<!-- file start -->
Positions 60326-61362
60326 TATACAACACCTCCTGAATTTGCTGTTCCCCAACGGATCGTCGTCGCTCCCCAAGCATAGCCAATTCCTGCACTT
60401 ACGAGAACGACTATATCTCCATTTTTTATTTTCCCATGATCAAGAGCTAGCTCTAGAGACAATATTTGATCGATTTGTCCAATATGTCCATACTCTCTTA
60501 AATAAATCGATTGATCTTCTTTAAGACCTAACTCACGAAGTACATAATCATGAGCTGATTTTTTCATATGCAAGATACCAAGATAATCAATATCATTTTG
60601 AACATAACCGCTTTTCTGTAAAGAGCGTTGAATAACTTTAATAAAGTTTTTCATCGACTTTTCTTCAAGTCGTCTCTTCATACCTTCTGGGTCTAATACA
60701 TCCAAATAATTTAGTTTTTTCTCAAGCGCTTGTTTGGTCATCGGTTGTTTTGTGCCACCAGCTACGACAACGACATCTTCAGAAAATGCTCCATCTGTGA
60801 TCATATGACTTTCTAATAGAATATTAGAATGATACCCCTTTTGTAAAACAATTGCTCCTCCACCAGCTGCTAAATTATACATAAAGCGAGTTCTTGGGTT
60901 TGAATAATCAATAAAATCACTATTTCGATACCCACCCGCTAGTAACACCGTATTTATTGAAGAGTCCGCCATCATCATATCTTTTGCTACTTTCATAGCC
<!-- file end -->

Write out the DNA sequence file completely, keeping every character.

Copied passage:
Positions 60326-61362
60326 TATACAACACCTCCTGAATTTGCTGTTCCCCAACGGATCGTCGTCGCTCCCCAAGCATAGCCAATTCCTGCACTT
60401 ACGAGAACGACTATATCTCCATTTTTTATTTTCCCATGATCAAGAGCTAGCTCTAGAGACAATATTTGATCGATTTGTCCAATATGTCCATACTCTCTTA
60501 AATAAATCGATTGATCTTCTTTAAGACCTAACTCACGAAGTACATAATCATGAGCTGATTTTTTCATATGCAAGATACCAAGATAATCAATATCATTTTG
60601 AACATAACCGCTTTTCTGTAAAGAGCGTTGAATAACTTTAATAAAGTTTTTCATCGACTTTTCTTCAAGTCGTCTCTTCATACCTTCTGGGTCTAATACA
60701 TCCAAATAATTTAGTTTTTTCTCAAGCGCTTGTTTGGTCATCGGTTGTTTTGTGCCACCAGCTACGACAACGACATCTTCAGAAAATGCTCCATCTGTGA
60801 TCATATGACTTTCTAATAGAATATTAGAATGATACCCCTTTTGTAAAACAATTGCTCCTCCACCAGCTGCTAAATTATACATAAAGCGAGTTCTTGGGTT
60901 TGAATAATCAATAAAATCACTATTTCGATACCCACCCGCTAGTAACACCGTATTTATTGAAGAGTCCGCCATCATCATATCTTTTGCTACTTTCATAGCC